ChangeHub has been part of our madewithlove family for a long time. The first-ever commit dates back to November 8, 2014, during our team retreat in Lisbon where it started out as a small proof of concept to make it easier for our product managers and clients to know what changes our engineers were making on a daily basis. At the beginning of this year, we set out a goal to pivot ChangeHub from an internal tool into a product that can be used by any team out there.
Since its inception in 2014, ChangeHub has been used for a lot of our internal and client projects. Their feedback has shaped the product over the course of those years. When we looked at making this a product usable by everyone we started by asking them: “What is your current biggest pain point with ChangeHub?”
This question got us a lot of responses and we noticed a certain trend in their answers: it was very difficult to get your entire team started on ChangeHub and to keep it working over time. Naturally, we want people to keep using our product, so we decided that this would become our main priority.
We started by analysing the existing onboarding flow to better understand the frustrations and we very quickly ran into them. Here’s a brief overview of the steps that were previously needed to get your team started with their first changelog:
- Sign up for an account.
- Connect your GitHub account.
- Create a project from one of the repositories.
- Invite your team members to the project.
So far this still sounds pretty straightforward, but the real problems surfaced when that team member wanted to start a different project. They would have to go through the exact same steps as before, connecting their GitHub account, create a project, and invite all the other team members from the previous project. This is a lot of extra steps to take!
The fact that projects were always tied to a single user’s Github connection also led to some other frustrating experiences. For example, when the project’s creator would leave the team and lose access to the repository on Github, then the changelogs for that project would no longer be retrieved. Another common issue was that when a user created multiple projects they would start running against GitHub’s rate limiting.
Discovering a solution
Now that we had a clear understanding of the problems we set out the following goals that we wanted to achieve:
- Give a user the ability to join multiple companies on ChangeHub.
- Improve the onboarding process for companies looking to use ChangeHub
- Make it easier to manage third-party connections (such as GitHub).
Based on these we started researching possible solutions. We didn’t want to reinvent the wheel so we took a look at existing products that offer similar functionalities.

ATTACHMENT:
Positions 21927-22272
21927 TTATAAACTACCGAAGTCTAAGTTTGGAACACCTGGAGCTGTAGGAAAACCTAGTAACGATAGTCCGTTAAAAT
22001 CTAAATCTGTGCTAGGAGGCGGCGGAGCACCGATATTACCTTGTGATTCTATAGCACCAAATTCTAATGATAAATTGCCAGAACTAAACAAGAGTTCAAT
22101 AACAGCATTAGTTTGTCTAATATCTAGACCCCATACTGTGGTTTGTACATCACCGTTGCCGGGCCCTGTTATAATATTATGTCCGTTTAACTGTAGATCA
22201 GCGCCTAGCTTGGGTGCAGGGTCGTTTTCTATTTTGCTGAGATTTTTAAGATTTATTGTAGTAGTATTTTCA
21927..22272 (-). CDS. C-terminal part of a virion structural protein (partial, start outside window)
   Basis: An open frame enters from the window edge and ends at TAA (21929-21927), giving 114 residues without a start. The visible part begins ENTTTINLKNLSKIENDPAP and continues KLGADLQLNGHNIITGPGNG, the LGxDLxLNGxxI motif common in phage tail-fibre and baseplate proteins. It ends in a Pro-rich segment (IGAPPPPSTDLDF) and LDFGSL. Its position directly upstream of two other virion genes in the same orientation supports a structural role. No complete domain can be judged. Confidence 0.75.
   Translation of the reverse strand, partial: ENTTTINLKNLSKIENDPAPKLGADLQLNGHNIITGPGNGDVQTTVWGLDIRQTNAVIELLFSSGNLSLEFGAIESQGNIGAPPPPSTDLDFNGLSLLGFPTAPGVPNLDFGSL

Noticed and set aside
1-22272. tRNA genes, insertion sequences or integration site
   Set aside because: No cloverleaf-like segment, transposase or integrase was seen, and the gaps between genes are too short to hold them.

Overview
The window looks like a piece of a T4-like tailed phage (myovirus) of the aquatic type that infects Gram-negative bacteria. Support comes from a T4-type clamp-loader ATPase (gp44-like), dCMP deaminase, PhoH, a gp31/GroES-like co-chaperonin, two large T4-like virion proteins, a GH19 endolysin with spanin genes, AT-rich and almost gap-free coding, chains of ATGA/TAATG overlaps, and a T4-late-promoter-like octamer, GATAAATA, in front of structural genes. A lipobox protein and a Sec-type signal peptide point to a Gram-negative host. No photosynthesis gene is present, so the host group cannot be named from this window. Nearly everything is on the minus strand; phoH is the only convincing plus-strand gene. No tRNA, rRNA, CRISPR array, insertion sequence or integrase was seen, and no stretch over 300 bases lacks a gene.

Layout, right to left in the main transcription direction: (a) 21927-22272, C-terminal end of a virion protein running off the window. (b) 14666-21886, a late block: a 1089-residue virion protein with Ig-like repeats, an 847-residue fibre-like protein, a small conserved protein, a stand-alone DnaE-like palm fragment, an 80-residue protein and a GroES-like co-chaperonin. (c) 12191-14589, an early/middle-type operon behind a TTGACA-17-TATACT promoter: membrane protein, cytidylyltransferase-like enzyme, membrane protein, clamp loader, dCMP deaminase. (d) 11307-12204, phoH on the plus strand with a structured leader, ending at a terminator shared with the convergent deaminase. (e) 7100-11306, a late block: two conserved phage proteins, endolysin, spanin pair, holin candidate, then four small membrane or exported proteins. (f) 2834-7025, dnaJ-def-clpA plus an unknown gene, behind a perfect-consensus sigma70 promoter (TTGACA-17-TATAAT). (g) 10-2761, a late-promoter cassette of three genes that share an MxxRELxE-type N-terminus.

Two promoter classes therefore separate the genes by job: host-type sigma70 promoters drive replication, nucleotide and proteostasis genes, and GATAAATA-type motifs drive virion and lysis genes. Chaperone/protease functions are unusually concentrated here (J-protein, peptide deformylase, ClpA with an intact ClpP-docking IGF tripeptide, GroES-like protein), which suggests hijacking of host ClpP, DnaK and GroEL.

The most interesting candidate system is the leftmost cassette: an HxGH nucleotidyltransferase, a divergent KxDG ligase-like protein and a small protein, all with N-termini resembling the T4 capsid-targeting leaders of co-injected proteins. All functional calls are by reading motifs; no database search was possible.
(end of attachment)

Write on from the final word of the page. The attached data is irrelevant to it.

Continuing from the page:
The first solution we came up with was to use the GitHub organizations you had access to. We already offered a “Sign in with GitHub” option so this seemed like the easiest (and fastest) way forward. However, we quickly realized that this would tie us directly to GitHub and make it harder to offer other integrations in the future.
We then explored the idea of allowing you to create an organization within ChangeHub. This seemed like a better fit for our use-case since we could allow you to install all kinds of integrations on an organization instead of a personal level.
We started by building a simple version of organizations with a limited amount of features. The user should be able to:
- create an organization
- invite members to join the organization
- switch between the organizations they are a member of
We managed to do this fairly quickly by adapting our existing invitation system to work with both projects and organizations.
The next step was to be able to install integrations into your organization. We already had existing functionality for this but it was specifically built for personal accounts and not easy to adapt. We decided to rebuild this from scratch and make it more easily extendable for future integrations.
We made use of this opportunity to look more closely into offering a GitHub App. The biggest benefit is that it allows us to work directly with the GitHub organization instead of an individual and gives the organization owner full control over which repositories are accessible by ChangeHub. We were also able to reuse a huge chunk of code of the legacy GitHub integration for retrieving changes that happen in your repositories.
This rewrite has already paid back its investment in recent months. We’ve added several new integrations such as Bitbucket Server and GitLab, which is currently in beta, and we are exploring adding an integration with Bitbucket’s SaaS platform.
The final part was being able to create projects within the organization. The biggest challenge was that we wanted to have our user’s existing projects be part of their new organization without forcing them into recreating all of their projects. To solve this we built a small migration tool that allowed us to transfer existing projects into the organization, with a seamless transition from various personal accounts to an organization.
We’ve made some tremendous improvements in how you and your team can get started with ChangeHub but there is definitely still room for improvement. If you have any feedback about your experience please let us know.
An organization starts at €19/mo with a free 14-day trial and gives you access to unlimited team members and tracked repositories. We also offer a free plan aimed at individuals, allowing you to track up to 3 repositories on GitHub.
Reading tip: Learn about Technical Debt and how to Handle it